"Dick Steffy created an entirely new branch of archaeology, the decipherment of shipwrecked hulls. This beautifully written and intimate biography could only have been written by his son, a professional journalist, who not only had access to personal family papers, but grew up with the family members and colleagues who fill out the cast of characters in the story. To read about Dick’s approach to his work is every bit as exciting as reading about Champollion’s decipherment of Egyptian hieroglyphs or Rawlinson’s decipherment of cuneiform. But readers need not be academics or armchair archaeologists to enjoy the book, for it is really just a very human tale. I’ve often been struck by how much fate plays a role in creativity, and that comes across emphatically. Although I worked closely with Dick for decades, I never before understood so well how he worked. And I had no idea of the major role of his wife, Lucille, behind the scenes. All in all, it’s a great read for anyone interested in the creative process."
Dr. George F. Bass
Founder, Institute of Nautical Archaeology
“J. Richard “Dick” Steffy stood inside the limestone hall of the Crusader castle in Cyprus and looked at the wood fragments arrayed before him. They were old beyond belief. For more than two millennia they had remained on the sea floor, eaten by worms and soaking up seawater until they had the consistency of wet cardboard. There were some 6,000 pieces in all, and Steffy’s job was to put them all back together in their original shape like some massive, ancient jigsaw puzzle.
He had volunteered for the job even though he had no qualifications for it. For twenty-five years he’d been an electrician in a small, land-locked town in Pennsylvania. He held no advanced degrees—his understanding of ships was entirely self-taught. Yet he would find himself half a world away from his home town, planning to reassemble a ship that last sailed during the reign of Alexander the Great, and he planned to do it using mathematical formulas and modeling techniques that he’d developed in his basement as a hobby.
The first person ever to reconstruct an ancient ship from its sunken fragments, Steffy said ships spoke to him. Steffy joined a team, including friend and fellow scholar George Bass, that laid a foundation for the field of nautical archaeology. Eventually moving to Texas A&M University, his lack of the usual academic credentials caused him to be initially viewed with skepticism by the university’s administration. However, his impressive record of publications and his skilled teaching eventually led to his being named a full professor. During the next thirty years of study, reconstruction, and modeling of submerged wrecks, Steffy would win a prestigious MacArthur Foundation “genius” grant and would train most of the preeminent scholars in the emerging field of nautical archaeology.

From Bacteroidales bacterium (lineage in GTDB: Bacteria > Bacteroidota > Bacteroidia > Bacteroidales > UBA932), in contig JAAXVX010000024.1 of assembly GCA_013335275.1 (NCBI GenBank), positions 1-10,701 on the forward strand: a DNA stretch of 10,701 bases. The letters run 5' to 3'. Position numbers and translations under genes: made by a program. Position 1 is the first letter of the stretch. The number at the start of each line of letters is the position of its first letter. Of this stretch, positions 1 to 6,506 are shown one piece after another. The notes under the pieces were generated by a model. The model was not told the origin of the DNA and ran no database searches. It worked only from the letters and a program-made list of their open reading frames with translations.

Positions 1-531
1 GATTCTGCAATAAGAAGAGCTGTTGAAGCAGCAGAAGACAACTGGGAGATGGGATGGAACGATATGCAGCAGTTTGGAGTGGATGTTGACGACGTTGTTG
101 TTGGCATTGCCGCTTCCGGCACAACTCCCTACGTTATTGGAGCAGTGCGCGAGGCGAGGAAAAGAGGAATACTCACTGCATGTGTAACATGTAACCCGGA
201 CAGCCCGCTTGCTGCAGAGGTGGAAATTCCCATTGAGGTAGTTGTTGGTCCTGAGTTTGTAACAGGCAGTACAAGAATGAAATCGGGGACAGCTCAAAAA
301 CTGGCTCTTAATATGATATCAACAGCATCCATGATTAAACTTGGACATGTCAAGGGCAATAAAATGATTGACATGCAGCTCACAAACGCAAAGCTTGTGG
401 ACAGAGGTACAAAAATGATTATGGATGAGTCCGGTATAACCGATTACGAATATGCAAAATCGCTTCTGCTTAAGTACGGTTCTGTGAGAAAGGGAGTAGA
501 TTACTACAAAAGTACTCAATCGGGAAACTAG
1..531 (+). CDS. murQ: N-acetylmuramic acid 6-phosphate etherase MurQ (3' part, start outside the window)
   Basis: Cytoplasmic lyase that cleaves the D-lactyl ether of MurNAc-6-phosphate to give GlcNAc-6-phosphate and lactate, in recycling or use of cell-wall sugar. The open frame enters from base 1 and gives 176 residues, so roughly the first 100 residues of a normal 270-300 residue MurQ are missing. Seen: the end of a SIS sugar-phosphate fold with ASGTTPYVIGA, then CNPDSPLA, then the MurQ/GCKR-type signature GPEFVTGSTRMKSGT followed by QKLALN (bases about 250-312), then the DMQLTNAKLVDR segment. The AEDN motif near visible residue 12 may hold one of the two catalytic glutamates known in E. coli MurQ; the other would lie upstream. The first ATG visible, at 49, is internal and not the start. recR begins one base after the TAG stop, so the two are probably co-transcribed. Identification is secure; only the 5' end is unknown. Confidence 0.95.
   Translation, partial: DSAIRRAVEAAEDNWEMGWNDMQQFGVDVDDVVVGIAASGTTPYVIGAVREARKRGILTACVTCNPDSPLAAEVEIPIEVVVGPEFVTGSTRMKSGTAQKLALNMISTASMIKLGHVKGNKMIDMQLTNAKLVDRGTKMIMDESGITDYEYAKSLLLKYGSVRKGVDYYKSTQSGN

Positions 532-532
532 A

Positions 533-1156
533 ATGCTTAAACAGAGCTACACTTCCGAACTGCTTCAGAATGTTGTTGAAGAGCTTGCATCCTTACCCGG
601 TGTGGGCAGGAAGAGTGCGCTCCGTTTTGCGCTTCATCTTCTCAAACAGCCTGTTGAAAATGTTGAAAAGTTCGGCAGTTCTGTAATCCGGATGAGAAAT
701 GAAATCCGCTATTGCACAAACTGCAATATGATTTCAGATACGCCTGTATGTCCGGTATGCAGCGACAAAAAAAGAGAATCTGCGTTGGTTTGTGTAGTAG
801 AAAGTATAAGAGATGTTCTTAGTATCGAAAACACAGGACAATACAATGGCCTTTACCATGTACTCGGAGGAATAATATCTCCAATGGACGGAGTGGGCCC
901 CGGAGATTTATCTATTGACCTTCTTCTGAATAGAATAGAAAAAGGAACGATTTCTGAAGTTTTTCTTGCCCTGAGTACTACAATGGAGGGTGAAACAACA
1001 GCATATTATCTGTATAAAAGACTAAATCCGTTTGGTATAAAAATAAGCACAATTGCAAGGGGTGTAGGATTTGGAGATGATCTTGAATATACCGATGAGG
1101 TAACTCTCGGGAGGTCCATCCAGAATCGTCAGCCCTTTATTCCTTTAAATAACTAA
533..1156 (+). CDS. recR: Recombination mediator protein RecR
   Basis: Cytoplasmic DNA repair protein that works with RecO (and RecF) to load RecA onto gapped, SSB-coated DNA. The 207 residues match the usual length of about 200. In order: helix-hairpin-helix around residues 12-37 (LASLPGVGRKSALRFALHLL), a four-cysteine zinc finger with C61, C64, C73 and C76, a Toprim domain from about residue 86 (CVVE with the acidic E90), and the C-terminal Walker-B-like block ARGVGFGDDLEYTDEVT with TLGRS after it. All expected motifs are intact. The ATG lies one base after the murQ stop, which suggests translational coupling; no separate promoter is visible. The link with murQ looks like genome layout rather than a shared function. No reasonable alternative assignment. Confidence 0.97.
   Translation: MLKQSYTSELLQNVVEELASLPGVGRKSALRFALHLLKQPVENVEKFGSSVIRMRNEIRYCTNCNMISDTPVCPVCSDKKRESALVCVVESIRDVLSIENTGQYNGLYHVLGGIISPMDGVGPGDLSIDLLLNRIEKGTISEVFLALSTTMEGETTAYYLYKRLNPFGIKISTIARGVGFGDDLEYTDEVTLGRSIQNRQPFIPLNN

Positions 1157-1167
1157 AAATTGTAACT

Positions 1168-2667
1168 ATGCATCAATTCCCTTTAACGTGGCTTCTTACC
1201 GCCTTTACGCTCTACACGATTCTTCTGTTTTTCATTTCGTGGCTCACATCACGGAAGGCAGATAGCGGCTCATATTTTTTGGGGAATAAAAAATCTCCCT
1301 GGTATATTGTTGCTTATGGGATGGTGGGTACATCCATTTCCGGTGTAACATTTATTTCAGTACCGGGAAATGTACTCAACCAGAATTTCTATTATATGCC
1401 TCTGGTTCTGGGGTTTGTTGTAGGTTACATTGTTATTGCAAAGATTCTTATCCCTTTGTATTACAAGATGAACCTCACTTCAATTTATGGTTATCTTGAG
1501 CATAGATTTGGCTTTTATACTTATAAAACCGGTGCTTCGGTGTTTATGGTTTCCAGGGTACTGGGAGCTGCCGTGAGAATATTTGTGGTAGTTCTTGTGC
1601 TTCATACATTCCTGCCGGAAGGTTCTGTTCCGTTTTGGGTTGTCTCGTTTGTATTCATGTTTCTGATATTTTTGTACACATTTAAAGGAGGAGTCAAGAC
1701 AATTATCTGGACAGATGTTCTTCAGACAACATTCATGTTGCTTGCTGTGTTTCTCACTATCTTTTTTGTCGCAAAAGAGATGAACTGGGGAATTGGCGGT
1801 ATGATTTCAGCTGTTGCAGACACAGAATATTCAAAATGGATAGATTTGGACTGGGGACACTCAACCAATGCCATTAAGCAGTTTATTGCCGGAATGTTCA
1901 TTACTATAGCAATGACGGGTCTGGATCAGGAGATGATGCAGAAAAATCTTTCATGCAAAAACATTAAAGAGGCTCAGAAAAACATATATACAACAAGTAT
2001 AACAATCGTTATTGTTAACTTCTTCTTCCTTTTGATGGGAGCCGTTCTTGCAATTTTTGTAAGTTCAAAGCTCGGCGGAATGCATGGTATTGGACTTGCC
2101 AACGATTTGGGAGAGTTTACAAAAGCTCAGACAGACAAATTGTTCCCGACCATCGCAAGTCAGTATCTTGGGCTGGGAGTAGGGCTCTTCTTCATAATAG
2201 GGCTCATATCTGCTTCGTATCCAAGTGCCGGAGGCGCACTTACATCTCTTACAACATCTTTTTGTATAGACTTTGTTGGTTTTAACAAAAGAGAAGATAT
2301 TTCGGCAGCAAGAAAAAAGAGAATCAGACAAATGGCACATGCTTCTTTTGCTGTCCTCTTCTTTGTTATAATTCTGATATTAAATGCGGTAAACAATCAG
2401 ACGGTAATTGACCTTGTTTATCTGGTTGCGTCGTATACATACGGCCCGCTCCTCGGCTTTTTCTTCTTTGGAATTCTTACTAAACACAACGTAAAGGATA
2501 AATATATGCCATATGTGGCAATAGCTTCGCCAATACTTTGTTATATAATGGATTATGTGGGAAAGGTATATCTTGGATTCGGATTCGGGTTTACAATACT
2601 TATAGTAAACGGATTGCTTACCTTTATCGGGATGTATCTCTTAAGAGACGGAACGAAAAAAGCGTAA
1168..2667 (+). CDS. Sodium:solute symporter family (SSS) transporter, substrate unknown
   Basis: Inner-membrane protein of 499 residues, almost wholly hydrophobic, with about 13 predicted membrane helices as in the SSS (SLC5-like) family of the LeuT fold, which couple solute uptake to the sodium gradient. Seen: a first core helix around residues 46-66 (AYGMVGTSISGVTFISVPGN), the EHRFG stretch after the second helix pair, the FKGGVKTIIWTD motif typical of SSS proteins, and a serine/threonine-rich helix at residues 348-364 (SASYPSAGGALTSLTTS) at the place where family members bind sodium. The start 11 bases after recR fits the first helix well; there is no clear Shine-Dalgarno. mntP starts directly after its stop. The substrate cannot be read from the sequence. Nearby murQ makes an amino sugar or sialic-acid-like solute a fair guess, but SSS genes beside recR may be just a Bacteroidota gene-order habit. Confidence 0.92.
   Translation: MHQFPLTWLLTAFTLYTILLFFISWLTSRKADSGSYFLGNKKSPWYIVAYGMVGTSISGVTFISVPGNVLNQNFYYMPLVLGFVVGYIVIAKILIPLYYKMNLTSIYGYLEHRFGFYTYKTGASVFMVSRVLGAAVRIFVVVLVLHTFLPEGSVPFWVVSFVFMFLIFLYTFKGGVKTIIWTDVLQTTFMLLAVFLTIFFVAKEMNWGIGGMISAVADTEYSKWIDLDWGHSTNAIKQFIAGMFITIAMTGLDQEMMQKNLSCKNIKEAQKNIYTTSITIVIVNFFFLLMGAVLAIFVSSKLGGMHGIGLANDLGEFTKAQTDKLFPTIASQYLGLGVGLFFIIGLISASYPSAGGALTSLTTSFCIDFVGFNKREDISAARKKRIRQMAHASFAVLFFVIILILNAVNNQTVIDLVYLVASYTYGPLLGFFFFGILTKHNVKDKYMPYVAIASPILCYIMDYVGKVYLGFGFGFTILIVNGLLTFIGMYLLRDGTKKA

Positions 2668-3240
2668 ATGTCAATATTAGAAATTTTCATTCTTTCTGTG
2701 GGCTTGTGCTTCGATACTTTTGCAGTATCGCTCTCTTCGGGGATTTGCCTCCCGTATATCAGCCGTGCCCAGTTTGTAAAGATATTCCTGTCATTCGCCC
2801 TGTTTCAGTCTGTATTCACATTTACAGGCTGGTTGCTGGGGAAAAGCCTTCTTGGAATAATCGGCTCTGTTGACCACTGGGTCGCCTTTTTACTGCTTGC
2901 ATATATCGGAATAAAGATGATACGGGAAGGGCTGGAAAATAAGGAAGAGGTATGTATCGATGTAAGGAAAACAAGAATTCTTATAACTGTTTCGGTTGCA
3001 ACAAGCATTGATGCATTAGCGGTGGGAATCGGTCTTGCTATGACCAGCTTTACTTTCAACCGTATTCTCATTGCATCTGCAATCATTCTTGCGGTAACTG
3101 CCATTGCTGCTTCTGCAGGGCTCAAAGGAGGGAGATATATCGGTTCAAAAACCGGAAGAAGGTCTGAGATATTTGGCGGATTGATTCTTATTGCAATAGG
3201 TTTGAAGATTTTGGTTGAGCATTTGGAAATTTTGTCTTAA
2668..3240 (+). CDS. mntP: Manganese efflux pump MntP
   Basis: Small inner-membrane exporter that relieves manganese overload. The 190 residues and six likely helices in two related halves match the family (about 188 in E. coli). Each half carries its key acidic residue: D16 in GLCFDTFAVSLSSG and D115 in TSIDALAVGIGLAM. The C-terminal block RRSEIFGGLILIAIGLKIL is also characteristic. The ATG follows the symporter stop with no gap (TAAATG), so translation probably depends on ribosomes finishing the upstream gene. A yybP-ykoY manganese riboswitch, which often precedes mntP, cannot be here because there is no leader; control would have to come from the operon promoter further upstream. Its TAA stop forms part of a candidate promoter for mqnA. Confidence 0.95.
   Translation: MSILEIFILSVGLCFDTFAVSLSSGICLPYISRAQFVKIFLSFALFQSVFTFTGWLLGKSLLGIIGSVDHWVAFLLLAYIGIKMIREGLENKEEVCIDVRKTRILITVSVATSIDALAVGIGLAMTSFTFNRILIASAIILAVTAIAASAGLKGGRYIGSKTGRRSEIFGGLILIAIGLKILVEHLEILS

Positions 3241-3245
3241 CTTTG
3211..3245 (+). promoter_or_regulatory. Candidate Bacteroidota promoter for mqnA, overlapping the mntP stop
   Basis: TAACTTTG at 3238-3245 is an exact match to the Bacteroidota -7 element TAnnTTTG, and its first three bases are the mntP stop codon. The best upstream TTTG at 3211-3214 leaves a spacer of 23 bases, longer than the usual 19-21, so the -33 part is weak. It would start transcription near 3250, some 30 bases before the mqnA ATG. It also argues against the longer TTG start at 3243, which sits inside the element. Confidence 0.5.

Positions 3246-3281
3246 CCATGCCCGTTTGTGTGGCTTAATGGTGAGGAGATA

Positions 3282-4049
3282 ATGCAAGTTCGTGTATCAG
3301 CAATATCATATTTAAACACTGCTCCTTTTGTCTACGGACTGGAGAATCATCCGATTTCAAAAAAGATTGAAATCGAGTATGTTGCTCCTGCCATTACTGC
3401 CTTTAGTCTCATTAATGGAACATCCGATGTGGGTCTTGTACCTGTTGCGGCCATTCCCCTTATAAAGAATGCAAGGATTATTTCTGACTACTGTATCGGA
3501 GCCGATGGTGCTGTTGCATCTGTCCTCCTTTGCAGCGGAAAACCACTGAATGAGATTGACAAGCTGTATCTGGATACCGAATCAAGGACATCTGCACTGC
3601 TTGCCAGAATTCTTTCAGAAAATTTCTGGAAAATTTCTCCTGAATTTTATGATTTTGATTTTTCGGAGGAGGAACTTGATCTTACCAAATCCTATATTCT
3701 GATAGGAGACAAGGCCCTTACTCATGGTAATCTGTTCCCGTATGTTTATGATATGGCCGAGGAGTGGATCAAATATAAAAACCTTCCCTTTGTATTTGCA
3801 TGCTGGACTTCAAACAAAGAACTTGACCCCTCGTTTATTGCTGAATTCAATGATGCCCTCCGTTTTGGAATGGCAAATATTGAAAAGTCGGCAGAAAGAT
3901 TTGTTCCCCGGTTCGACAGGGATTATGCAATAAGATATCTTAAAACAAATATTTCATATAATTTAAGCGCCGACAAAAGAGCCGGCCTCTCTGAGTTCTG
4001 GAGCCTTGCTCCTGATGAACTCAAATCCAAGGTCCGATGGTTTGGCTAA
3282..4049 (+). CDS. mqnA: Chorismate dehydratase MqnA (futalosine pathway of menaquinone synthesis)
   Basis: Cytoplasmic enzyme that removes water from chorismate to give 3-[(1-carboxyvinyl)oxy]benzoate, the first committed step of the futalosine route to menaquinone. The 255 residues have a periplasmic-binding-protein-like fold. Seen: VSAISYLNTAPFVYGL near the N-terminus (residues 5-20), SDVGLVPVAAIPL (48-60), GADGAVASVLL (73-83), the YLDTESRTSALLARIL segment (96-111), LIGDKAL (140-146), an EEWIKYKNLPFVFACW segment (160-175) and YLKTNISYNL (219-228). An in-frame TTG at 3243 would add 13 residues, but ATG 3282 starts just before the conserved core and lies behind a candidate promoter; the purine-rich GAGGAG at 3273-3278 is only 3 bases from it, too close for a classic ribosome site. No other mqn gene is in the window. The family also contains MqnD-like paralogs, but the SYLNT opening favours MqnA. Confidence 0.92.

Richard Steffy’s son Loren, an accomplished journalist, has mined family memories, archives at Texas A&M and elsewhere, his father’s papers, and interviews with former colleagues to craft not only a professional biography and adventure story of the highest caliber, but also the first history of a field that continues to harvest important new discoveries from the depths of the world’s oceans.”
Loren Steffy in the business columnist for the Houston Chronicle. He has made numerous radio and television appearances, including CNBC, Fox News, MSNBC, BBC, and the PBS Newshour. A resident of The Woodlands, Texas, Steffy is also the author of Drowning in Oil: BP and the Reckless Pursuit of Profit, published in 2010.
Ed Rachal Foundation Nautical Archaeology Series
INA Members Price: $29.40
Learn more about the Kyrenia Project.